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icon9.gif  How To Log a PL/SQL Transaction... [message #249528] Wed, 04 July 2007 20:37 Go to next message
aimy
Messages: 209
Registered: June 2006
Senior Member
Hello all..

I have a simple procedure like this..

spool /home/oracle9/MIE/CDR-25JUN2007.lst


CREATE OR REPLACE PROCEDURE P_DEL28SEP2006 as

cursor s1 is SELECT rowid, t.* /*+ parallel(tel_calldtl partition(bl_period_0625),4) */ 
from tel_calldtl partition(bl_period_0625) t
where year_month_date= '200706'
and bill_period='25' and source in ('SMJ', 'SBH', 'SWK');
  
i number := 0;

begin
  for c1 in s1 loop
      delete from TEL_CALLDTL partition(bl_period_0625)
             where rowid = c1.rowid;

      i := i + 1;              -- Commit after every 1000 records
      if i > 1000 then
         commit;
         i := 0;
      end if;

  end loop;
  commit;
end;
/

exec P_DEL28SEP2006;

spool off


So, my question is how do I capture how many rows that have been deleted inside the spool file?

Thank you very much.
Re: How To Log a PL/SQL Transaction... [message #249530 is a reply to message #249528] Wed, 04 July 2007 21:19 Go to previous messageGo to next message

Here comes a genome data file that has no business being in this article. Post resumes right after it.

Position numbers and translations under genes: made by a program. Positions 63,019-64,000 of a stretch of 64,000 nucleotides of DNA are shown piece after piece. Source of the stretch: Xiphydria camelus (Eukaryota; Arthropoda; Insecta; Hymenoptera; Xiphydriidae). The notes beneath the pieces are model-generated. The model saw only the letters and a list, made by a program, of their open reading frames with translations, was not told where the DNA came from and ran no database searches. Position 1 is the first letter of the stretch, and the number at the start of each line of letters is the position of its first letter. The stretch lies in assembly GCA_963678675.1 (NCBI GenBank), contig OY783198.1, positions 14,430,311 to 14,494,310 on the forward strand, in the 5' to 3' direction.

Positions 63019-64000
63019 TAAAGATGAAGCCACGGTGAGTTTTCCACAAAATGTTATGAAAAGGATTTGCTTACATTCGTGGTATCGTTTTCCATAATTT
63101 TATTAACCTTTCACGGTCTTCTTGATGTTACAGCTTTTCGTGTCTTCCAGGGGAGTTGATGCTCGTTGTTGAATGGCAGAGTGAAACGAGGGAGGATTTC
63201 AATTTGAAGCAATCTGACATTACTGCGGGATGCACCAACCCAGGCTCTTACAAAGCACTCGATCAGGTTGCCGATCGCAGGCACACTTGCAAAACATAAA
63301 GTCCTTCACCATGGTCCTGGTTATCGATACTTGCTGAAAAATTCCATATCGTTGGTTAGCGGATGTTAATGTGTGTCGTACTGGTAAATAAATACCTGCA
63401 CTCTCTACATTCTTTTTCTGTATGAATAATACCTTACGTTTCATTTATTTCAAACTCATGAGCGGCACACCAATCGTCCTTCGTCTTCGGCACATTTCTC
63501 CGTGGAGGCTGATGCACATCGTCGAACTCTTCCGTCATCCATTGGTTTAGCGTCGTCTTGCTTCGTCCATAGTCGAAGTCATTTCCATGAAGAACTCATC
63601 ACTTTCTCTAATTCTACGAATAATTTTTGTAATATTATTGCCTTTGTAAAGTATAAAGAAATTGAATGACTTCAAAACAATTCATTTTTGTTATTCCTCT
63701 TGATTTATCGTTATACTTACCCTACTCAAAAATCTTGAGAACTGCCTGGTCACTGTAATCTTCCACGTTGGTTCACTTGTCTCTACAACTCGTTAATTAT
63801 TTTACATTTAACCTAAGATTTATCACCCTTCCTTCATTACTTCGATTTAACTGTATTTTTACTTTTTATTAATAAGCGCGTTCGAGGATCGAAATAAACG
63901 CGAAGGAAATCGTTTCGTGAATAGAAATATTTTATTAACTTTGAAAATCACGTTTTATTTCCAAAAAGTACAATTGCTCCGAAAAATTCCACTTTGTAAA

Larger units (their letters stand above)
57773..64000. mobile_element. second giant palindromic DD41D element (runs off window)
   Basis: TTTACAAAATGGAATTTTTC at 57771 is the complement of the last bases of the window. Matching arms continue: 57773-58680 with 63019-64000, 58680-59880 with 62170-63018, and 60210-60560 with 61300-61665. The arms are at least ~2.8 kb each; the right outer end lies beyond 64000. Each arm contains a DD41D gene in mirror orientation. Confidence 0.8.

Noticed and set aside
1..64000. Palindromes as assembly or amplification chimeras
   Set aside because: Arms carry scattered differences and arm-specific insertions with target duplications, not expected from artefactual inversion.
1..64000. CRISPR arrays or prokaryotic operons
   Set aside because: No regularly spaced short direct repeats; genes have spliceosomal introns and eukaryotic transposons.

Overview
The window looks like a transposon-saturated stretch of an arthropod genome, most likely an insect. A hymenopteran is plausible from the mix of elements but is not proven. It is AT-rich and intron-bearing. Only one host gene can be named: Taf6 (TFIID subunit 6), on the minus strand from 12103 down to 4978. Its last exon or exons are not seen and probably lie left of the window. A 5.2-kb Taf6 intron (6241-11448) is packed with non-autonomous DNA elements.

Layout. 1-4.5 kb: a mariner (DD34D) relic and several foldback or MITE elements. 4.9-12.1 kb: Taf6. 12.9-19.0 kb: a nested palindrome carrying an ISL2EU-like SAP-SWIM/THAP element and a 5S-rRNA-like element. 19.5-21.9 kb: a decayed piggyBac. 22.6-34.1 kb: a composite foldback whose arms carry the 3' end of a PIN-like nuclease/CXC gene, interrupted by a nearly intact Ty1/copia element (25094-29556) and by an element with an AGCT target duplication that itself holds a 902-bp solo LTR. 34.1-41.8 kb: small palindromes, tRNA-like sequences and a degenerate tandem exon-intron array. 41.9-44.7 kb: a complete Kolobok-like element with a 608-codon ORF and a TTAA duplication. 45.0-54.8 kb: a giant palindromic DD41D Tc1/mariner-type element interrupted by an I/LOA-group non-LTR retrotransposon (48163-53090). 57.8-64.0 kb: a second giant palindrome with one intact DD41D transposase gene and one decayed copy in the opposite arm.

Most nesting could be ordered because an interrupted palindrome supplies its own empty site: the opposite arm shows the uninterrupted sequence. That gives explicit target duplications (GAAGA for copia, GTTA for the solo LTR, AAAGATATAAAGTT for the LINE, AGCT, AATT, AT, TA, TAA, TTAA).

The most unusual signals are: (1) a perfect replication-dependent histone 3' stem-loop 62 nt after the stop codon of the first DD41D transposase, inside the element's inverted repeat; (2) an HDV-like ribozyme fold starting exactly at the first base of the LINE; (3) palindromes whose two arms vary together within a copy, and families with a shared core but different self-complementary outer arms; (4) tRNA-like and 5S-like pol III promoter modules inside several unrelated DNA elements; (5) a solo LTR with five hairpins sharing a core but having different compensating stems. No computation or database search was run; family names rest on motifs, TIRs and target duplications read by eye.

BlackSwan
Messages: 25033
Registered: January 2009
Location: SoCal
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>So, my question is how do I capture how many rows that have been deleted inside the spool file?
Use another counter variable.

BTW - COMMITing inside a LOOP is very poor progamming practice & can (easily?) result in ORA-01555 error.
icon6.gif  Re: How To Log a PL/SQL Transaction... [message #249533 is a reply to message #249530] Wed, 04 July 2007 22:26 Go to previous messageGo to next message
aimy
Messages: 209
Registered: June 2006
Senior Member
anacedent wrote on Thu, 05 July 2007 10:19
>So, my question is how do I capture how many rows that have been deleted inside the spool file?
Use another counter variable.

BTW - COMMITing inside a LOOP is very poor progamming practice & can (easily?) result in ORA-01555 error.

I'm not sure about that... But all this while the script is running well deleting records from a very very huge table. I never get any error so far.

I get the script from http://rjh.keybit.net/oracle/plsloop.sql

It really made a vast improvement of deletion compared to my traditional delete.

Back to the topic, so how do I make another counter? I'm not really familiar with PL/SQL i.e programming. I'm only good in SQL.
Re: How To Log a PL/SQL Transaction... [message #249535 is a reply to message #249528] Wed, 04 July 2007 22:33 Go to previous messageGo to next message
BlackSwan
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Registered: January 2009
Location: SoCal
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> I never get any error so far.
The key words are "so far".